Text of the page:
Early lessons from the Crosstown Data Journalism Pilot
By Frank Mungeam • LMA chief innovation officer
When it comes to news transformation, I have a short-list of personal “trigger words” including: “pivot,” “audience engagement” and “innovation.” All are legitimately important. But these terms are too often abused and misused as buzzwords. For me, “data journalism” is a phrase that carries similar risk. It’s popular to throw the concept around. But how many newsrooms have truly incorporated effective data-driven story discovery and storytelling? And, how many have succeeded in extending those capabilities beyond a single “data guru” to make data accessible to all newsroom reporters?
Early in 2021, Local Media Association launched a data journalism pilot project to get practical answers to these questions. With funding from the Facebook Journalism Project, LMA partnered with Crosstown to equip newsrooms at WRAL-TV and NOLA.com/The Advocate with data storytelling technology developed at the University of Southern California in a collaboration between the Annenberg School of Journalism and the Viterbi School of Engineering.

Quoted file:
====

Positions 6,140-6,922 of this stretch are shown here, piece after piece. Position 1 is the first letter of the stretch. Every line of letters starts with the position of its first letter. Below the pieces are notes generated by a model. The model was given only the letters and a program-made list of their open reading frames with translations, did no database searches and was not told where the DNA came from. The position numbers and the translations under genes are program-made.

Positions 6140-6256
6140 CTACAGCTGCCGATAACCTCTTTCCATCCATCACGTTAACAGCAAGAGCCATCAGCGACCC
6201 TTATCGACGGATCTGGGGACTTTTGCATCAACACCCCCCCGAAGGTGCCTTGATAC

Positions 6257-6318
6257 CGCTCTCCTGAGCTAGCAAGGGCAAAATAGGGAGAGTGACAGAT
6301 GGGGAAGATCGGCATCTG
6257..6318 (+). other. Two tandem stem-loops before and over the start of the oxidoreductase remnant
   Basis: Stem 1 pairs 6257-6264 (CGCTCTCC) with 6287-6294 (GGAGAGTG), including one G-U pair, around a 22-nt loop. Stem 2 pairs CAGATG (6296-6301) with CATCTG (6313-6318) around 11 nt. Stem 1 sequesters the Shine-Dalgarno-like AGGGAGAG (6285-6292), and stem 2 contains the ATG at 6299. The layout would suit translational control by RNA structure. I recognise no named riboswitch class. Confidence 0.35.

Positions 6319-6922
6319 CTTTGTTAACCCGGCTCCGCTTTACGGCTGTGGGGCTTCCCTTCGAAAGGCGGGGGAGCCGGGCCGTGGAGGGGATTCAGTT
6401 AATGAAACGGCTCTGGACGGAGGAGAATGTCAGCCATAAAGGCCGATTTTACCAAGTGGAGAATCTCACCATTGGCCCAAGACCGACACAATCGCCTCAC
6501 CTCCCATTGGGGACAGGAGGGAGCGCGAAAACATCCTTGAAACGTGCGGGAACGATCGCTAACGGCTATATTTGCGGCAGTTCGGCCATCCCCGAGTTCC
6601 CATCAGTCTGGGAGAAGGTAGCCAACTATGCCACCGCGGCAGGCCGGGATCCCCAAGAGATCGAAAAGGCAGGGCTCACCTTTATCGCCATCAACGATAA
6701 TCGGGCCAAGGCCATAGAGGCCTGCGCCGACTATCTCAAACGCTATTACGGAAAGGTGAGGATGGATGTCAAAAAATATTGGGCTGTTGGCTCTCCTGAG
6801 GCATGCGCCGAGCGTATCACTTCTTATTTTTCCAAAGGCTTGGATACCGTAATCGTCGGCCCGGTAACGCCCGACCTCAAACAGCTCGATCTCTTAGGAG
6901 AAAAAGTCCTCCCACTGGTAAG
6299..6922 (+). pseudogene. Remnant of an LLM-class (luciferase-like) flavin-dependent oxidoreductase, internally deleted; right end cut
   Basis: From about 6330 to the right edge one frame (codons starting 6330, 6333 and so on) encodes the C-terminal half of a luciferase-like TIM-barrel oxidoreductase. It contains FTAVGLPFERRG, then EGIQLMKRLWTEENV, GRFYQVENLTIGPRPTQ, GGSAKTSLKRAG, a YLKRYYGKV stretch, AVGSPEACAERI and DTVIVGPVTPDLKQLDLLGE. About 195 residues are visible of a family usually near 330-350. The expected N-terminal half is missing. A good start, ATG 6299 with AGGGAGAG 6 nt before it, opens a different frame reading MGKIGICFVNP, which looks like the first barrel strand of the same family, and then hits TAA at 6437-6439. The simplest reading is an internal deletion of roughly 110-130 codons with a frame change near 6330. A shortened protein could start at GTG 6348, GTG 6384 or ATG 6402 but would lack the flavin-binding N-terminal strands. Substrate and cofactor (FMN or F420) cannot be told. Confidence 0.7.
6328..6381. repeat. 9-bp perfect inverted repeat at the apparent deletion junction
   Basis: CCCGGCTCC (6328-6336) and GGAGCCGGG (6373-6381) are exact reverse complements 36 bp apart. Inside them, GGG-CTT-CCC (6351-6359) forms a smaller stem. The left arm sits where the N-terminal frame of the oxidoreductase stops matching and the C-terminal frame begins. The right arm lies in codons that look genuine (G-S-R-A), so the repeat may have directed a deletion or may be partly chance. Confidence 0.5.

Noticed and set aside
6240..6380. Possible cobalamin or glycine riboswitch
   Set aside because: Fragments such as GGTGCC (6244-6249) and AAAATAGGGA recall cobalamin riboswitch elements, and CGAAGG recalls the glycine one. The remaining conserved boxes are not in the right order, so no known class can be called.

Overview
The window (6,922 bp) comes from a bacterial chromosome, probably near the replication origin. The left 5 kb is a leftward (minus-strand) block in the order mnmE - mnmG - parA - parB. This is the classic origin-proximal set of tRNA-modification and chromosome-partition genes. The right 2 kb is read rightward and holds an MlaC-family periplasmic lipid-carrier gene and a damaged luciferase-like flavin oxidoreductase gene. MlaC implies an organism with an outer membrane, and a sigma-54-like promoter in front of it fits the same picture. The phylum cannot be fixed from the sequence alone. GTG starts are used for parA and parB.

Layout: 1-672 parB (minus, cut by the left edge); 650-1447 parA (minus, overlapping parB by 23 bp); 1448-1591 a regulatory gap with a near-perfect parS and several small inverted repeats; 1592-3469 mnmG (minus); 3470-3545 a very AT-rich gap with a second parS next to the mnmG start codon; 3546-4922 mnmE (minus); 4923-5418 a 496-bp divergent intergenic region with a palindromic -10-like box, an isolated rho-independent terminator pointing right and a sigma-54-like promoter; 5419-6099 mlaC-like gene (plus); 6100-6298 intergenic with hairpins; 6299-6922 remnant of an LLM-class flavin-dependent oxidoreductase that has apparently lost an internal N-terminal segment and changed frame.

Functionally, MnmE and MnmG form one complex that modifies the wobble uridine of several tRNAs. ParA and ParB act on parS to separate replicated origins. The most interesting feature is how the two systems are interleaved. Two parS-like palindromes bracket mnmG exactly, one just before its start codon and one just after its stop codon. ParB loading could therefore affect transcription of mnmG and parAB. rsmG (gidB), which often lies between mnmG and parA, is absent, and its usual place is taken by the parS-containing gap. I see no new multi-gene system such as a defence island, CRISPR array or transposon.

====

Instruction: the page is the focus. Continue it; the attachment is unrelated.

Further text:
In April, each news partner published its first data-powered story. But before those first stories could be found and reported, each newsroom had to invest time collaborating with the engineering team at Crosstown to locate, access and sort datasets relevant to their local communities.
Newsrooms need an engineer
The first lesson these newsrooms learned? “Every news organization needs a software engineer,” said Gabriel Kahn, Crosstown project lead. Of course, that’s not practical in many newsrooms. But a team member with technical savvy is essential. Most journalists are trained for storytelling, not for technical expertise.
The key for each newsroom in building a foundation for future data storytelling was to identify and involve the right stakeholders with the right technical expertise. “With a little bit of know-how, these engineers can equip reporters with so much powerful data,” Kahn said.
Cleaning the data